Letter To My Littlest Love: Acorns, Stars & Other Things

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Dear Little Acorn,

You have many nicknames already, most of them generated by your sister. At first, you were Staircase Ball-Jar, followed by Cupcake Christmas Tree. Your current name du jour is Rocky Stone.

But there’s one nickname that belongs to you and I alone: Little Acorn. There is a story there, of course.

The day before I found out I was pregnant with you, your dad, sister and I were wandering through a boutique near our house. Hanging on the wall was a bright green onesie. I’m partial to crazy, happy colors, so it immediately caught my eye. On the onesie was an illustration of an acorn, and beneath it the words, “I will be mighty.”

Truth be told, I’m a little slow sometimes, so I didn’t immediately get it. “Wait. Why does it say ‘I will be mighty’ with a picture of an acorn?” I asked your dad.

“You know,” he said, “because an acorn starts out tiny and then grows into a big, strong tree.”

Oh. Oh. My heart started racing right there in that store. Because at that moment I knew: that onesie was for you. My little fighter embryo, destined to grow into a mighty oak.

I didn’t buy it, though. After all, I wasn’t even sure I was pregnant. I hoped, oh God did I hope, but I didn’t know. But I promised myself that I would come back and buy it for you if I was indeed pregnant.

Even though I found out the next day that you had decided to stick around, I didn’t go back. I was too scared. It took me almost six weeks to go back and purchase that tiny green onesie. And even then, when I was asking the sales associate about sizing, I didn’t tell her it was for my baby. I pretended it was for another baby, maybe a friend’s baby, or a random nebulous baby belonging to no one.

You see, I was worried sick. And if I’m honest, I still am, most days. (It’s no secret that your mom is a first class worrier. If you ever want to go skydiving or something, talk to your dad.) I feared that my instinct was wrong and that you weren’t a fighter after all, that you weren’t here to stay. That you weren’t mine to keep, not this time.

But you have proved me wrong time and time again. Out of dozens of embryos, you’re the only one that decided my inhospitable body was a fine place to hang out for a while. So far you are surviving and thriving. And just now you kicked me, as if to say, “That’s right, mom. Here I am!”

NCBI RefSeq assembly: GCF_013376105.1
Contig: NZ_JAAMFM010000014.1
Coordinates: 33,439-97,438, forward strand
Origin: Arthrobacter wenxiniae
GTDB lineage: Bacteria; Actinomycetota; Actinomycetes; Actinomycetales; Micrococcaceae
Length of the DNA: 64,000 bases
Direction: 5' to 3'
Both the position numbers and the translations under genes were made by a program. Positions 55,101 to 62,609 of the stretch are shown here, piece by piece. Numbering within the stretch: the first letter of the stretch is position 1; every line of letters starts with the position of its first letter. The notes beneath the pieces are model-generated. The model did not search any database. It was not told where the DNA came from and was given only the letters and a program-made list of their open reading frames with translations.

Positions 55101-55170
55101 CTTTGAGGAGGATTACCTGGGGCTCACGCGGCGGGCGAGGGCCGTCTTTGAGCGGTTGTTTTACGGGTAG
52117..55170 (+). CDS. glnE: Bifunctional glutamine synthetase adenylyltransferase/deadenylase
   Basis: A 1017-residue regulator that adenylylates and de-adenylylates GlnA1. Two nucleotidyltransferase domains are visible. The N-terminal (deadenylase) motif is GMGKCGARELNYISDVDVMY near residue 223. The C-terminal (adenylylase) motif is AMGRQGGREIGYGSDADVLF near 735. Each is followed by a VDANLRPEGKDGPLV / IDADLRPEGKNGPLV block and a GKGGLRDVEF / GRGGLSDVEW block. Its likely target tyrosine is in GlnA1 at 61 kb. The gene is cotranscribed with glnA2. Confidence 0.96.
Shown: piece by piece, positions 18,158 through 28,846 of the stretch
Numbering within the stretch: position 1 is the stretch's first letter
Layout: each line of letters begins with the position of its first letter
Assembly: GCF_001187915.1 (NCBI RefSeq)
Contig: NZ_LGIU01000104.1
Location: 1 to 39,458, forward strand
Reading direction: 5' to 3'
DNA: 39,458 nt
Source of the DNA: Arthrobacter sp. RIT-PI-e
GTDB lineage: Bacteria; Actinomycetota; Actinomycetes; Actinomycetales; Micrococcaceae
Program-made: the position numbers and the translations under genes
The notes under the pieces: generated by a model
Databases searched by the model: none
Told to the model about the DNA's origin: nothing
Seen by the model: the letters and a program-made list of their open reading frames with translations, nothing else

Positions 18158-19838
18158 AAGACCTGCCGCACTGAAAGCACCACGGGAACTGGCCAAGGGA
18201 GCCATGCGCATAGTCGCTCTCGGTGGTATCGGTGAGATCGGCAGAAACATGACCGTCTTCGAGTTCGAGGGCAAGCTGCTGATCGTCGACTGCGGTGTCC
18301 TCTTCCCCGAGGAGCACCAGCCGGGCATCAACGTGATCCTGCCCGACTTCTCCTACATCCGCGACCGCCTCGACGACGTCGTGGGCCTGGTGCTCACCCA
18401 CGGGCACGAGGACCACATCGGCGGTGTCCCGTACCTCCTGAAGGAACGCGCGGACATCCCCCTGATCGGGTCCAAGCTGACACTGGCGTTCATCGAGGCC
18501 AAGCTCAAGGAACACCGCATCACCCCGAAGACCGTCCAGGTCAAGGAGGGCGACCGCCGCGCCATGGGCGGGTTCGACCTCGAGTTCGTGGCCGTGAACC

Yesterday, your sister and I watched a planetarium show. We learned lots of cool things. One of Jupiter’s moons contains frozen lakes with liquid water churning underneath. The hottest stars are blue. If you get lost on a clear night, you can always find your way home by the Big Dipper—it points right to Polaris, the North Star. The sun is so big that it could hold 1.3 million earths.

And even beyond our sun and our solar system, there are infinite stars and planets. An ever-expanding universe—over 10 billion light years that we will never discover.

It seems hard to believe, then, that with all of those things out there bigger and more awesome than we can even imagine, that something so small—an embryo, an acorn, a baby—could even matter.

But you, mighty one, are our whole world.

We are all counting down the days until we can hold you, kiss your new, soft skin, and see the stars in your eyes.

Love,
Mom

The Things She Carried

[inspired by Tim O’Brien’s novel, The Things They Carried]

She carried 758 needles, 170 suppositories of the vaginal variety, and hundreds of blood draws—she was told she had good veins, like that was some kind of prize to win. She was weirdly proud of her awesome veins, because in this game of carrying and dropping, losing and winning, there’s not much else to be proud of.

She carried 63 ultrasounds, some of them a routine check for follicles, some looking in vain for beating hearts, some checking to make sure “the products of conception” no longer existed inside of her.

She carried names of drugs she could barely pronounce—Menopur, Follistim, Ovidrel, Ganirelix, Intralipids, Lovenox, Prednisone.

She carried four IUIs, three IVFs, 66 follicles, 33 eggs and 20 embryos. Some of these embryos were placed back inside of her, and some never grew beyond a handful of cells. All were loved.

She carried lesions on her ovaries, cervix, uterus and bladder. She carried a blood clotting disorder called antiphospholipid antibody syndrome. She carried overactive natural killer cells, which weren’t really killing much except teeny-tiny embryos too little to fight for themselves.

She carried one laparoscopy attempt. One actual laparoscopy. Three egg retrievals. Two transfers. Two D & Cs.